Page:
Ways of giving benefits in marriage: Norm use, relationship satisfaction, and attachment-related variability

Margaret S. Clark, Edward P. Lemay, Steven M. Graham, Sherri P. Pataki, Eli J. Finkel

Research output: Contribution to journalArticlepeer-review

68 Scopus citations


Couples reported on bases for giving support and on relationship satisfaction just prior to and approximately 2 years into marriage. Overall, a need-based, noncontingent (communal) norm was seen as ideal and was followed, and greater use of this norm was linked to higher relationship satisfaction. An exchange norm was seen as not ideal and was followed significantly less frequently than was a communal norm; by 2 years into marriage, greater use of an exchange norm was linked with lower satisfaction. Insecure attachment predicted greater adherence to an exchange norm. Idealization of and adherence to a communal norm dropped slightly across time. As idealization of a communal norm and own use and partner use of a communal norm decreased, people high in avoidance increased their use of an exchange norm, whereas people low in avoidance decreased their use of an exchange norm. Anxious individuals evidenced tighter links between norm use and marital satisfaction relative to nonanxious individuals. Overall, a picture of people valuing a communal norm and striving toward adherence to a communal norm emerged, with secure individuals doing so with more success and equanimity across time than insecure individuals.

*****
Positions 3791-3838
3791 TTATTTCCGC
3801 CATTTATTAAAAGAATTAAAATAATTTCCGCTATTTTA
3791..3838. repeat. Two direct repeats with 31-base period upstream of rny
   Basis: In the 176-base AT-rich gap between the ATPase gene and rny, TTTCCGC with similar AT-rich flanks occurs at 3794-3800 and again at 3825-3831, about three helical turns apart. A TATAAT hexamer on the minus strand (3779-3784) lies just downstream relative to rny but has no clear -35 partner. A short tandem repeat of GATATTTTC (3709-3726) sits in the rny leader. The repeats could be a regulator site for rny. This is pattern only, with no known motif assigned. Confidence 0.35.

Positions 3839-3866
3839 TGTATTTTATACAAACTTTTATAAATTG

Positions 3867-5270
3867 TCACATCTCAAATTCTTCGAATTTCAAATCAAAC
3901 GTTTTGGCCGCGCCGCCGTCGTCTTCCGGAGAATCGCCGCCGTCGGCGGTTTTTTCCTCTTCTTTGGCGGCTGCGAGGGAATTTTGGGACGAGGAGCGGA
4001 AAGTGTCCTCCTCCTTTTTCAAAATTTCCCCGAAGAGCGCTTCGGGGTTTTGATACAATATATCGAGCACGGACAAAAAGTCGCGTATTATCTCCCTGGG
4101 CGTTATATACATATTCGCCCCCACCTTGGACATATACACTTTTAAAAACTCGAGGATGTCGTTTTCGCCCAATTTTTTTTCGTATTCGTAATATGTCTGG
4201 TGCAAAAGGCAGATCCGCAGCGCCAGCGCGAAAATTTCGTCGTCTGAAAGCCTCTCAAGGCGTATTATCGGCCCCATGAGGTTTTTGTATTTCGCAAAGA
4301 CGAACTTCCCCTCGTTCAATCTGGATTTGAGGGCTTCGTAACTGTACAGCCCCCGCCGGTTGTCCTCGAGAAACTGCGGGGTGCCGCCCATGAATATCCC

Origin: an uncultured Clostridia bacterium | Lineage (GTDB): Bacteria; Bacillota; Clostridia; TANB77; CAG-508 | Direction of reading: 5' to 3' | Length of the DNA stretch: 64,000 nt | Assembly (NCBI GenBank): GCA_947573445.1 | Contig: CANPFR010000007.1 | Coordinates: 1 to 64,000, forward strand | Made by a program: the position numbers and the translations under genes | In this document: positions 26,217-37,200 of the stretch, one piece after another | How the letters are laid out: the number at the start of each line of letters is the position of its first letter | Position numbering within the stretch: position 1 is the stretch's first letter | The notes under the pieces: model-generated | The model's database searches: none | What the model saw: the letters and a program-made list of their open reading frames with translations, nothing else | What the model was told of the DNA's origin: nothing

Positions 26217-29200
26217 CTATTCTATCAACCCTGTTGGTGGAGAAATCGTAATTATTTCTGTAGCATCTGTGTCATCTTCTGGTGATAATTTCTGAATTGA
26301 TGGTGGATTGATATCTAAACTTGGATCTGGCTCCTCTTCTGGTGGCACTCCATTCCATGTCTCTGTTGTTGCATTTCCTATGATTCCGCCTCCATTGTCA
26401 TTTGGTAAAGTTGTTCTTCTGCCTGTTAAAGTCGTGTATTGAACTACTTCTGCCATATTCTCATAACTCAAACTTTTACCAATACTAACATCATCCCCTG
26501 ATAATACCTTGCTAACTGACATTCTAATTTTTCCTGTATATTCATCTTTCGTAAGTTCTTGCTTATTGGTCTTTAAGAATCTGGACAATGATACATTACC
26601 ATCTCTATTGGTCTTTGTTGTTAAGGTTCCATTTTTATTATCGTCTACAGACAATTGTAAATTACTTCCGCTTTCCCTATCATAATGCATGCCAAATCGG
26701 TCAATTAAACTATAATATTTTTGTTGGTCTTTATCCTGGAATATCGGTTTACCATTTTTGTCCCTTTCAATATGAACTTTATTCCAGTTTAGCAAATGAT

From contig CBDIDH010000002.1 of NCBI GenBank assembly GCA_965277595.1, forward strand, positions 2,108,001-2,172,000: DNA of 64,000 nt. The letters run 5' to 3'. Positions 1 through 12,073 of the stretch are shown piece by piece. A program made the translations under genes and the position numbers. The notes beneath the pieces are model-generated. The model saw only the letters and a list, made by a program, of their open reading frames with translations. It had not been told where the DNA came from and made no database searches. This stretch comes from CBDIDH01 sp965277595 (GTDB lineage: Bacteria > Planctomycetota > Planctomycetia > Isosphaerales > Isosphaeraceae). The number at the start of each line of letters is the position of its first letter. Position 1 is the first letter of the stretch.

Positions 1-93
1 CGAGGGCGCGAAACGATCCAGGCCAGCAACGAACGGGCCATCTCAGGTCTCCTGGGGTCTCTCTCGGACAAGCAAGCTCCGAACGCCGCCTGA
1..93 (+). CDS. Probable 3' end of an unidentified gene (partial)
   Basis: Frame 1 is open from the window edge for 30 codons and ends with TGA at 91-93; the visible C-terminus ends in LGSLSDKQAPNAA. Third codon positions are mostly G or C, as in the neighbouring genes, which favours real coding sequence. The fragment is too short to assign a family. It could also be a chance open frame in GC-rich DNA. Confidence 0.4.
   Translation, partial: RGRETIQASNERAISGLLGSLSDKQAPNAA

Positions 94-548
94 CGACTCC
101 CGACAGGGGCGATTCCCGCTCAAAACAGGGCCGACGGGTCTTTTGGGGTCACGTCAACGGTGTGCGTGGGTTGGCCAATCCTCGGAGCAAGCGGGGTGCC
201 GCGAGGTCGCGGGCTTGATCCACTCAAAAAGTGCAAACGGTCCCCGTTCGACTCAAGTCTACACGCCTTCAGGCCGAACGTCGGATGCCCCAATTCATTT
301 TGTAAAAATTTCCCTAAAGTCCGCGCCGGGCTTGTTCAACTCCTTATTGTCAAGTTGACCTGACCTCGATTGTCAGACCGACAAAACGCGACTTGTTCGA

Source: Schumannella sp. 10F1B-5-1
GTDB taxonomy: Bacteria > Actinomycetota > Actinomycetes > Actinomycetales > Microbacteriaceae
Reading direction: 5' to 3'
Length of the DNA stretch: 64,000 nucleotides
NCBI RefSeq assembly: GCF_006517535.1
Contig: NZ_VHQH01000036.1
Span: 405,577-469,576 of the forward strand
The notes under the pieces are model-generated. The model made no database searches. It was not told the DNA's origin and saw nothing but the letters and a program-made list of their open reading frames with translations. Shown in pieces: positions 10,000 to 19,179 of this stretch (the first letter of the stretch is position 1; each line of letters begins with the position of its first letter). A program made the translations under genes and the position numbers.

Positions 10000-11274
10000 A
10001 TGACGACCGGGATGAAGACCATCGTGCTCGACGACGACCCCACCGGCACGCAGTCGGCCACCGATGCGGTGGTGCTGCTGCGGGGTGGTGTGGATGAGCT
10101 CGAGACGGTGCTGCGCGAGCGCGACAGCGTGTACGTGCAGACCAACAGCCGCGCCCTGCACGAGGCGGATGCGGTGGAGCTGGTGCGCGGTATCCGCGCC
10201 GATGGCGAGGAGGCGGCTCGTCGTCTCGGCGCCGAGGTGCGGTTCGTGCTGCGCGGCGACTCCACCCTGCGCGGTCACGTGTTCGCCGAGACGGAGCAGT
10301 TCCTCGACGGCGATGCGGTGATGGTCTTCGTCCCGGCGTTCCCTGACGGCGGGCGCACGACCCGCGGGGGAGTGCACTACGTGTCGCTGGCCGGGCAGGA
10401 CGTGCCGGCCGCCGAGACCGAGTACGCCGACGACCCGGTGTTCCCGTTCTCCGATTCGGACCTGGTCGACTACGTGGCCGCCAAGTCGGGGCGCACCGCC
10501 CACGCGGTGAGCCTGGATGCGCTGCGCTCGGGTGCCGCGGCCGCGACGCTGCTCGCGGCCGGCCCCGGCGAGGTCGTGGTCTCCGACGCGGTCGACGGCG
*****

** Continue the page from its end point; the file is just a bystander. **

Original languageEnglish (US)
Pages (from-to)944-951
Number of pages8
JournalPsychological Science
Issue number7
StatePublished - Jul 2010


  • Attachment styles
  • Communal norm
  • Exchange norm
  • Relationship satisfaction

ASJC Scopus subject areas

  • Psychology(all)


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